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Space to Think, a new book celebrating ten years of the Dublin Review of Books More Information 

    Monster Agitators: O’Connell’s Repealers, 1843 Ireland, Vincent Ruddy

    O’Connell’s Monster Meetings came to an abrupt halt in October 1843 when the Viceroy  mobilsed four battalions of troops, some four hundred armed RIC and Metropolitan Police and moved three gunships into Dublin Bay 
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    Silence is Part of the Problem

    Enda Wyley
    Sarah Henstra’s novel about rape culture in the fraternity of an American Ivy League college can at times be a messy, difficult and violent read, but ultimately it is an important book, one that demands to be read and is not easily forgotten.
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    Then Again, Pat Boran

    In a poem about O’Connell Street’s Spire, the monument becomes a dagger, a skewer, an extended middle finger. None of the names are inclusive of us, the citizens; the Spire is the ‘we’ reduced to ‘I’, which might be seen as the opposite of Boran’s project, to expand the ‘I’ to ‘we’.
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    Elliptical Obit

    Daniel Fraser
    In Ann Quin’s fictional world acts of finality or resolution repeatedly come undone. A dead bird is buried and then dug up. Plans of escape are formulated and then abandoned. A corpse is disposed of and returns. Tissues of falsehood are constructed and destroyed. Business is always left unfinished.
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    How Perfectly the Parts Fit

    Eiléan Ní Chuilleanáin
    Michael Coady’s poems revolve around his home town of Carrick-on-Suir, where the river and the countryside are as essential to living as the air, but it is the presence of people, alive and dead, their relationships, memories, agreements and disagreements that fills them with life.
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    Beyond Tweedledum and Tweedledee

    Frank Callanan
    The thesis that there are no real differences between Fianna Fáil and Fine Gael does not hold water. The two parties have significant differences of attitude and approach, and to a limited degree of ideology. If this were not the case they would surely govern together rather than in alternation.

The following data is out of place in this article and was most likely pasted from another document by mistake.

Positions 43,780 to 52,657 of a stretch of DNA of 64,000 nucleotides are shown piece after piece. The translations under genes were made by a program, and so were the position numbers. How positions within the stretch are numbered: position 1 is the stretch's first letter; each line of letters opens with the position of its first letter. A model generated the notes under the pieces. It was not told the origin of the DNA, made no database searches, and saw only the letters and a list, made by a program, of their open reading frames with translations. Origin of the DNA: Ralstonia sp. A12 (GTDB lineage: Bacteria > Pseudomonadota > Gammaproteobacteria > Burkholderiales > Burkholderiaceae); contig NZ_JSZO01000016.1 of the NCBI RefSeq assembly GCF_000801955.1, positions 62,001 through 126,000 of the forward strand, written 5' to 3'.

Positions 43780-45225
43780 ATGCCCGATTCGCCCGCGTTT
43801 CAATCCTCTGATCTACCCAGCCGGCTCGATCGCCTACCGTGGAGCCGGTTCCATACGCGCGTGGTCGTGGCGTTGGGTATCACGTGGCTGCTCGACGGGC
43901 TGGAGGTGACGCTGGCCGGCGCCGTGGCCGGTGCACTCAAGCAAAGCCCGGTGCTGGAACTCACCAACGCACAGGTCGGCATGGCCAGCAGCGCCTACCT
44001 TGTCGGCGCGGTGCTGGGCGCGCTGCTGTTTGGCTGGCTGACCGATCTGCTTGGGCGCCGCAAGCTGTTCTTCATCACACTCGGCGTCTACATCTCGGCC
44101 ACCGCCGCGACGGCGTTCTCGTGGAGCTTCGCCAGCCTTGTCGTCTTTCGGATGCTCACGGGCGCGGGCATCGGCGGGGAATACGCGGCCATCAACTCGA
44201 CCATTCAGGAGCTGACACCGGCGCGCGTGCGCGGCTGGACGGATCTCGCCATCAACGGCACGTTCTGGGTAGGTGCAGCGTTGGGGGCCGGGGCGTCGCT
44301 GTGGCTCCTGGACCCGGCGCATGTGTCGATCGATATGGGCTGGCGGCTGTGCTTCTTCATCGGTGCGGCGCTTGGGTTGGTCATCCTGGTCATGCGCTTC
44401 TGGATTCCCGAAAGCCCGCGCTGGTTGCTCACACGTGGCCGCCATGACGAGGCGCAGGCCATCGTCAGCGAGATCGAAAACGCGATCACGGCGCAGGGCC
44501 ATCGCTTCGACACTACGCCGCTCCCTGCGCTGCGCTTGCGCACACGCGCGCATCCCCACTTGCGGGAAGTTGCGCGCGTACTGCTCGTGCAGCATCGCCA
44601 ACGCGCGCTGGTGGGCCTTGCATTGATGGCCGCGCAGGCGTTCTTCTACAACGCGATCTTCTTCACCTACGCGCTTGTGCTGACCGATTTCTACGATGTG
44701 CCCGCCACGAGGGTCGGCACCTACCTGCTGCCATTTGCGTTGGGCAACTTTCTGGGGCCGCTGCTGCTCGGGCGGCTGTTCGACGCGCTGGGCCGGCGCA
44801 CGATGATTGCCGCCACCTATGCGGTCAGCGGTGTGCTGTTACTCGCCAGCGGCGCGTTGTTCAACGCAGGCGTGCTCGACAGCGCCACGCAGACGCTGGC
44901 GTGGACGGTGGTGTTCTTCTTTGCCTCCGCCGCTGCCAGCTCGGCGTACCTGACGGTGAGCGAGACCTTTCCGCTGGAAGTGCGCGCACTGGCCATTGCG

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    Stepping Into The Light

    Susan McKay
    Sinéad Gleeson is already known as a generous literary critic and anthologist, who has rescued the work of some shamefully neglected writers and whose perceptive author interviews are celebrations of the imagination. Now she has stepped out to shine with a luminosity all her own.
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    Not Just Tuneful But True

    John O’Donnell
    ‘A verse may find him whom a sermon flies,’ George Herbert wrote. Like the metaphysicals, Micheal O’Siadhail incorporates a great deal of learning in his verse, bringing in major figures from Europe’s intellectual and spiritual journey. But is this history or poetry? The answer is yes.
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    Protestant and Irish

    John Horgan, Robbie Roulston, Niall Meehan
    Protestant and Irish
    Three historians discuss issues raised by a new anthology outlining the varieties of Protestant experience in independent Ireland. Topics touched upon include religious segregation in education, privileged access to employment, and its disappearance, and national feeling.
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    A Novel Enterprise

    Geoff Ward
    A Novel Enterprise
    Daniel Defoe was a prolific journalist, producing no fewer than 560 journals, tracts and books yet somehow always in debt. His various schemes included attempts to sell marine insurance and to breed civet cats – and the writing of what we might consider the first novel in English.
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